HIIT intervals on a treadmill will last about 60 seconds, during which you are running hard but in control. If you’re not sure what your speed should be, practise by seeing how fast you can run for one minute without having to stop with a zero incline to gauge your top speed. All-out efforts for 1-minute are done at a rate of perceived exertion (RPE) of 9.
If you’re new to fitness, aim for six or seven, then work up to eight then nine. You want to see how many cycles of 1-minute fast, 1-minute recovery, you can do. A beginner may achieve four or five, an experienced runner may hit 10 or even 12. More experienced runners may choose to have a higher incline to challenge themselves more.
After your one minute of hard running, take a recovery of approximately the same time, where you can slow down to walking, or do an easy jog. After you've recovered for one minute, it's time to go again. If the intervals feel too easy, increase the incline. Finally, do a cool down jog or walk for 10 minutes then stretch.
Once you're comfortable with this workout, it’s time to experiment and increase the difficulty of your workouts. Your next workout could look like this:
- 10-minute warm up at an easy pace.
- Run hard for 1-minute hard / 60 seconds jog recovery / Repeat X 5
- Run even faster for 30 seconds / 30 seconds jog recovery / Repeat X 5
- 10-minute cool down and stretch
Introducing variations on your intervals
Whether you do 30-second, 60-second or 90-second intervals, by increasing the incline you can continue to challenge your fitness. The more you keep changing the workout, the more benefits you will gain, especially when it comes to motivation. You may even find yourself looking forward to the fun of a treadmill HIIT day, in that ‘oh my this is going to hurt’ way that running hard gives.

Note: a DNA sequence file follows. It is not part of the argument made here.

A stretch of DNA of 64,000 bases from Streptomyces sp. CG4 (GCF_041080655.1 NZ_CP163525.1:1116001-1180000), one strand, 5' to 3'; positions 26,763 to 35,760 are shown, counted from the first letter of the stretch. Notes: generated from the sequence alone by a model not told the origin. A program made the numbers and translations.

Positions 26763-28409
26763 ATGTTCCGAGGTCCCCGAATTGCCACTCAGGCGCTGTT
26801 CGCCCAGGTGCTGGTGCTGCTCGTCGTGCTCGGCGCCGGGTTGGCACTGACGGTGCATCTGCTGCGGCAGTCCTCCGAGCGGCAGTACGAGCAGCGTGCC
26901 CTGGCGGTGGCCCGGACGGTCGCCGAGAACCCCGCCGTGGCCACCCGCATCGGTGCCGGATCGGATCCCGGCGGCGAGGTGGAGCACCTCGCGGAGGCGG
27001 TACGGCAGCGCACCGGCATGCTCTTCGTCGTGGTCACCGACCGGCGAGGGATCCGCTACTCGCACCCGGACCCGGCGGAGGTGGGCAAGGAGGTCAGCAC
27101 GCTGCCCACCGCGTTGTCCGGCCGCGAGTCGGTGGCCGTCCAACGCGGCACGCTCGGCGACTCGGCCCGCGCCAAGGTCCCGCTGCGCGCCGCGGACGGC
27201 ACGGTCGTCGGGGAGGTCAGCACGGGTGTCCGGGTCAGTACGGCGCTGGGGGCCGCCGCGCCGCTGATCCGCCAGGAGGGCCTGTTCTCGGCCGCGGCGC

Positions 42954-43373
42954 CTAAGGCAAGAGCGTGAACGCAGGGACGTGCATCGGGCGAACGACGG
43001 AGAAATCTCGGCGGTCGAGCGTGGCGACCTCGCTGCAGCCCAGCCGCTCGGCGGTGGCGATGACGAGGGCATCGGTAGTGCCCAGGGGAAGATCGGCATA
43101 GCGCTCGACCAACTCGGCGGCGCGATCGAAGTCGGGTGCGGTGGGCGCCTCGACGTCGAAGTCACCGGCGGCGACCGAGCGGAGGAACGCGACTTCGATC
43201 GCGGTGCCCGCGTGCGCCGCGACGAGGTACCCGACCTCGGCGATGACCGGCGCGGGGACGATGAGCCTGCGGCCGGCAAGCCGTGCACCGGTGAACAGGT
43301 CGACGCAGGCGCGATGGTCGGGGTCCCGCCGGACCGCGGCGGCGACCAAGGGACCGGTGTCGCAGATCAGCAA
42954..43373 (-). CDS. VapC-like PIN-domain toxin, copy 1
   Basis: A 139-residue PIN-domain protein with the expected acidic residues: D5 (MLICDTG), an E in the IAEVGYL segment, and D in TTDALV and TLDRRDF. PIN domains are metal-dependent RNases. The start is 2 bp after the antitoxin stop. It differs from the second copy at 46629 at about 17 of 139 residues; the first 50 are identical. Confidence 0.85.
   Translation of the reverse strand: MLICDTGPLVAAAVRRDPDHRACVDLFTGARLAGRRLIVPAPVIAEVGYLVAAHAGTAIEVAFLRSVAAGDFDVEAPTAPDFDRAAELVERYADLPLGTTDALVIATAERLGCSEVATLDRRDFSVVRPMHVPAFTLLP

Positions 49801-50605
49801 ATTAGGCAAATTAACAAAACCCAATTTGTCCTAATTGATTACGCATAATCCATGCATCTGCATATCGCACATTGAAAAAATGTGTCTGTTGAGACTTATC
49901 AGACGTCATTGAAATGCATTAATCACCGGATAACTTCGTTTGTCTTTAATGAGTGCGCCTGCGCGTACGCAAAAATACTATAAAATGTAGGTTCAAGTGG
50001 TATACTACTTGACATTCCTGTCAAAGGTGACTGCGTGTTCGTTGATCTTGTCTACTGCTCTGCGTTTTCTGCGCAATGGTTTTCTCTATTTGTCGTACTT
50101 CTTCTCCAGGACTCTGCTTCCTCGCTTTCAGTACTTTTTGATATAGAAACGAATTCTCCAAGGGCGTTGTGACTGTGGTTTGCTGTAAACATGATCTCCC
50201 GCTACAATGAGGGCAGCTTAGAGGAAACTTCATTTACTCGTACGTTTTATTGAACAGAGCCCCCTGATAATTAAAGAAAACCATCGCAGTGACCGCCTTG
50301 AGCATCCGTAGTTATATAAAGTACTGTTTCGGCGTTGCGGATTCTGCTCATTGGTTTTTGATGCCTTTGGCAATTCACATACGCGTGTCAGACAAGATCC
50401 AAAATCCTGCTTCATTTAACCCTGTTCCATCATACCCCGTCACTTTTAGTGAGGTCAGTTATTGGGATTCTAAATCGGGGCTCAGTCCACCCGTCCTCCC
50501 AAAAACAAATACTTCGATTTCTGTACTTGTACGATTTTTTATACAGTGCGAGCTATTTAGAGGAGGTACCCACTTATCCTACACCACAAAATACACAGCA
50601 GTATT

If you're not used to doing intense intervals, be sensible, allow your body to adapt gradually to the new demands you're putting it under. Be aware that the speed and incline you will need to reach this high level of effort will be different to what it will be for other people.
It’s tough in a gym environment but try not to compare your pace to other people’s pace. Focus only on your own challenging speed. Beginners may achieve this at a slower pace and without incline, but you are on your own fitness journey. If you prefer, increase the incline of the treadmill and power walk for one minute.
If you're in a gym and have access to a mirror, try to keep an eye on your form, too. Keep your shoulders high (don’t allow them to drop by bending at the waist), drive your elbows back so that your hands go down towards your waist and up towards your shoulders.
Aim to get a high heel lift, too, as this helps to engage your glutes and push you forwards. Don’t forget recovery days, as these allow your body to repair and build new muscle. Within a few weeks, you will notice an improvement in your cardiorespiratory fitness and be enthusing to your fitfam about how amazing your treadmill HIIT workouts are!
If you have any health conditions or any worries consult your doctor first.